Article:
By now, most people are familiar with the infamous fire that swept through a rural Oregon farmhouse in the summer of 2018, destroying more than 40 buildings and causing $100 million in damages.
But what is less well known is the extent of the damage that occurred in the early morning hours of July 9, 2019.
The farm, the Bates Nut Farm in Bayside, Oregon, was completely destroyed.
The fire began in a bedroom where two employees were sleeping.
The next morning, the fire was out, but not before the family had lost more than $150,000.
By July 11, a local news station had reported that the barns and other barns on the farm had been destroyed.
But a year earlier, on May 24, 2018, the farm was completely burned down by the massive wildfires that swept across much of the West during the summer months of 2017.
The blaze also destroyed about 50 other homes in the region.
The tragedy caused widespread devastation across the West, with the National Weather Service forecasting “major” damages to the economy.
The aftermath of the fire that consumed the Bates Ranch and other rural Oregon farms in the spring of 2018.
The Bates Ranch in Betson, Oregon.
(KGW) The fire destroyed homes in Batsons Creek, Baysides Creek, the neighboring Millbrook and the Millbrook, Boesling, and the Cascade Mountains.
In addition to homes, approximately 3,000 structures, including several large barns, were destroyed.
Aerial view of the Bates Farm in early July.
(Batsons Ranch) The entire Betsons Creek region is still experiencing damage, but many of the homes have been rebuilt, including the Bates Mill, the largest of the three farms in that region.
However, many of these homes were not rebuilt because the landowner was unwilling to pay for the repairs.
The town of Bates Creek has been recovering from the devastating fire for years, and now the community has decided to use some of its surplus funds to rebuild the area.
According to The Oregonian, the town has donated the surplus funds, including $1.5 million for a “large barn and farmhouse,” and $500,000 for a firefighting contractor.
The mill also is going to rebuild its facilities.
The local media has reported that a few weeks ago, the mill had already received $2 million to rebuild a large barn and a small house.
Local officials have also donated $2.6 million to the mill.
The Baysville Post reports that the mill was able to rebuild much of its barns due to the support of the local community.
In a statement, the Millburn Valley Community School District said that they were able to replace the barn and barn roof and barn fence.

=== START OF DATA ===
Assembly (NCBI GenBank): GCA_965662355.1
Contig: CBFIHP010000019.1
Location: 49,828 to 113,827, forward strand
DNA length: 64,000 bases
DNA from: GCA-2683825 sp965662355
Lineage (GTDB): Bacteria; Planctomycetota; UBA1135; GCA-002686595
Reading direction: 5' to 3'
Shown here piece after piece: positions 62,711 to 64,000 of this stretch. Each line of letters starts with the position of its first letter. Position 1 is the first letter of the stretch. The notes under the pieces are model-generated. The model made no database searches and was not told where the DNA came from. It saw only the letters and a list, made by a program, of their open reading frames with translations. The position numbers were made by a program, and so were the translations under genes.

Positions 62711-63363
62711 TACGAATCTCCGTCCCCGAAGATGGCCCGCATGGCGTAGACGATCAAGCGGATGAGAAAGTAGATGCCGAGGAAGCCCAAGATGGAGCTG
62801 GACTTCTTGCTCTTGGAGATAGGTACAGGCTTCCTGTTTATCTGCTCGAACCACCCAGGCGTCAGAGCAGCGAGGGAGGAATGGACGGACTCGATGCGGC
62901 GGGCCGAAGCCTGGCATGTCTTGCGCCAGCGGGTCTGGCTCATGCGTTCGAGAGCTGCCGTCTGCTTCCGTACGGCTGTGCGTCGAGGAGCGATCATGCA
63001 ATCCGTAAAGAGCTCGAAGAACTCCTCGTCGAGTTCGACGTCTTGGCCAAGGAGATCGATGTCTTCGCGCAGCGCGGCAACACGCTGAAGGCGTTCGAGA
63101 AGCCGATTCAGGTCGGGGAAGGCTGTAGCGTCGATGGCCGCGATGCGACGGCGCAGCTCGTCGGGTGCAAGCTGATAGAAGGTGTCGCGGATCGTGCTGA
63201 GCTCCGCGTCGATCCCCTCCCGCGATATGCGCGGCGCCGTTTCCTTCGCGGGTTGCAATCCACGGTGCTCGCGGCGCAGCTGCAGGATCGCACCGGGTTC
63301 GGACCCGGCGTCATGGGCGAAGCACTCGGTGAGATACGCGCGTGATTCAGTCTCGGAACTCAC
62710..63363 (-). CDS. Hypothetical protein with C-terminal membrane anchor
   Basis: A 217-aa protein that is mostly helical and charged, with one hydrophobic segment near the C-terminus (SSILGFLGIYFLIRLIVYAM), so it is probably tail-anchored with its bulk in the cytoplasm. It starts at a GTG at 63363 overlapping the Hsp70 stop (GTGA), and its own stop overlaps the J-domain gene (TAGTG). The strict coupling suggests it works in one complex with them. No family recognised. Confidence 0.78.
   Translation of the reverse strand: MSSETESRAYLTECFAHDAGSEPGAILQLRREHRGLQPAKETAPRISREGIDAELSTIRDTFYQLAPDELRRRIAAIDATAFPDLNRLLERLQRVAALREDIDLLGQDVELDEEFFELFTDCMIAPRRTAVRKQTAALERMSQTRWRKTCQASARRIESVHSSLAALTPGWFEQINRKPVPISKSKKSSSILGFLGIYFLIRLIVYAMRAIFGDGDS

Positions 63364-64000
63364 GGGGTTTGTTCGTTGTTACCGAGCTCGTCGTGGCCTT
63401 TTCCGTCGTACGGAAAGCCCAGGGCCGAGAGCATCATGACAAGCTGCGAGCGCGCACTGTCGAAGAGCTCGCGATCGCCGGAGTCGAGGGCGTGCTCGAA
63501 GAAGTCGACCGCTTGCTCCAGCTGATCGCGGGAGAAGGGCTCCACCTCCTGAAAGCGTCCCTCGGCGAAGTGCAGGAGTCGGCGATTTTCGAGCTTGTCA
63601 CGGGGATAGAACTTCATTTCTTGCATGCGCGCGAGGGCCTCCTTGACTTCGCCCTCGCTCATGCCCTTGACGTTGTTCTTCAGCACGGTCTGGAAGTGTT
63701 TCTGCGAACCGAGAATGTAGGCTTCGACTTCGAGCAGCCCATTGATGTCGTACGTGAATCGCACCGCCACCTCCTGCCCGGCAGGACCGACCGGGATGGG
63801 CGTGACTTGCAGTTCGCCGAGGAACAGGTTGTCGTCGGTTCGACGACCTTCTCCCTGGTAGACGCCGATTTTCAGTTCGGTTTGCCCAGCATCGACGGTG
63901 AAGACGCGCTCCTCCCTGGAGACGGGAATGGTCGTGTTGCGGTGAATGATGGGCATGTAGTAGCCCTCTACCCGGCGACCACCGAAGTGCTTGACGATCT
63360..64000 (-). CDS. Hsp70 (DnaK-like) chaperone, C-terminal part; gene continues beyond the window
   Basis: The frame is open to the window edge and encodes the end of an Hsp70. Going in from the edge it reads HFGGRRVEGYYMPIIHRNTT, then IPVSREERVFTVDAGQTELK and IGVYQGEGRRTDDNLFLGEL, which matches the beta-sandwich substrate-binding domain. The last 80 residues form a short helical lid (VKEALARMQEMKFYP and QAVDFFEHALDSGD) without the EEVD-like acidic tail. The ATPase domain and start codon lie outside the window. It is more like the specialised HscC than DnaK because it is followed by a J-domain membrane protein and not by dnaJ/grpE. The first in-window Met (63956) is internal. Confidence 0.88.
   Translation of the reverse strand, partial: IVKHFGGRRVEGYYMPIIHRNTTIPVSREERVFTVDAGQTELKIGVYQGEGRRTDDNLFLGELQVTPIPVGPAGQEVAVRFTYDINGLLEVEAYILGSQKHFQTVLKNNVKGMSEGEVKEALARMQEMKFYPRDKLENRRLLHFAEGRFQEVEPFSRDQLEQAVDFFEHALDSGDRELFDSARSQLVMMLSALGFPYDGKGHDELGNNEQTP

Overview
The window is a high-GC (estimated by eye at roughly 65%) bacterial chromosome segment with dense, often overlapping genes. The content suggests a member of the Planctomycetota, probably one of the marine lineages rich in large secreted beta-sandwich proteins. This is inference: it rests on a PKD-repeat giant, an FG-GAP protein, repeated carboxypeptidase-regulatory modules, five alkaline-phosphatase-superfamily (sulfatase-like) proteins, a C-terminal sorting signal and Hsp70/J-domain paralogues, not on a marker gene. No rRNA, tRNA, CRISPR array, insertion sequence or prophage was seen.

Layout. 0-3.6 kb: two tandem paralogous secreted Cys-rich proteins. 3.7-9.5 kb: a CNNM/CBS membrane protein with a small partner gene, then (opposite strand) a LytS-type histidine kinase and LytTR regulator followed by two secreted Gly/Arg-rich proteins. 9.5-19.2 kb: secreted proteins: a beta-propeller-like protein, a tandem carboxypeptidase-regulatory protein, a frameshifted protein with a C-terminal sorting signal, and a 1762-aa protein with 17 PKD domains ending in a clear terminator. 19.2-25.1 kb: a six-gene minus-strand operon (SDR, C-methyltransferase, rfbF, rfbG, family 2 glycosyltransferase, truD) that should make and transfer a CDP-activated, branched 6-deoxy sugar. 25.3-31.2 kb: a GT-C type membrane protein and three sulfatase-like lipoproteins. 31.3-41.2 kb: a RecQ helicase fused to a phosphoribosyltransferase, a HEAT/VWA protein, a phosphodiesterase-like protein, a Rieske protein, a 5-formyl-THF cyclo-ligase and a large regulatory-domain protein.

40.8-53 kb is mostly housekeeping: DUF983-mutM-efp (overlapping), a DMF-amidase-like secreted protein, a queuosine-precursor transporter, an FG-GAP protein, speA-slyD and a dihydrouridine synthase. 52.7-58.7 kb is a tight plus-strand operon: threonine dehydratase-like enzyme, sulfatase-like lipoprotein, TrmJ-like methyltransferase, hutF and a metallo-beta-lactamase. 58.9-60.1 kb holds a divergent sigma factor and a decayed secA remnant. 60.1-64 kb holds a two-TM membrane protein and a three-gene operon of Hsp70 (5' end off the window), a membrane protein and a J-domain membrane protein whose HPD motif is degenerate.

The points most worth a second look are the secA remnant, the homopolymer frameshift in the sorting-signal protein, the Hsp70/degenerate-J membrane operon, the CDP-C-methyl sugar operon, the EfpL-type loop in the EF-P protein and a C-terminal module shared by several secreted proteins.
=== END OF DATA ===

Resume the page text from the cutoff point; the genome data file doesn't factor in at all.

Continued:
According the school district, the barn roof was made from salvaged wood from the mill’s former barn and had a “tough, durable and rust resistant wood exterior.”
However, the damaged barn roof will not be replaced.
The school district also reported that, in addition to the fire-damaged barn, a number of barns were damaged in the fire.
The damaged barns are expected to be replaced and that some of the barn roofs will be replaced as well.
However the school districts funding will not cover the costs for the damaged roofs.
The Millbrook School District also received $1 million for repairing the barn that the Millbroek Mill burned down.
According a spokesperson for the Milltown School District, the $1,000,000 funding will be used to repair the barn.
Additionally, the school also received another $1-million from the Millwood School District for repairs.
While the Millfield School District and the Woodruff School District reported that they received additional funding from the Oregon Department of Agriculture to replace damaged barn roofs, the Bayswood School Board received only $500 of the $2-million funding.
According an official statement, some of these barn roofs were also damaged in a fire.
Some of the damaged areas in the barn at the MillBroek Mill in Balesville.
(Facebook) Bays Mills and Woodruff also received additional funds for repairing damaged barn barn roofs.
However these funds were not available to replace barn roofs in the Betswood School, Batsington, and Baysbury Schools.
In fact, the Woodcock School District had to send out an email to all of its students on July 1, 2018 informing them that the roof was not yet fixed and that they needed to repair it.
In response, the entire Woodcock District of Bays County received a $1 donation.
The Woodcock school board received another donation on July 5, 2018 from the Woodcrest School Board.
In total, more than 1,000 homes in this area have been damaged in this fire.
In all, the destruction in Brows Creek and Betsville has caused more than 30 deaths, and many more are still missing. In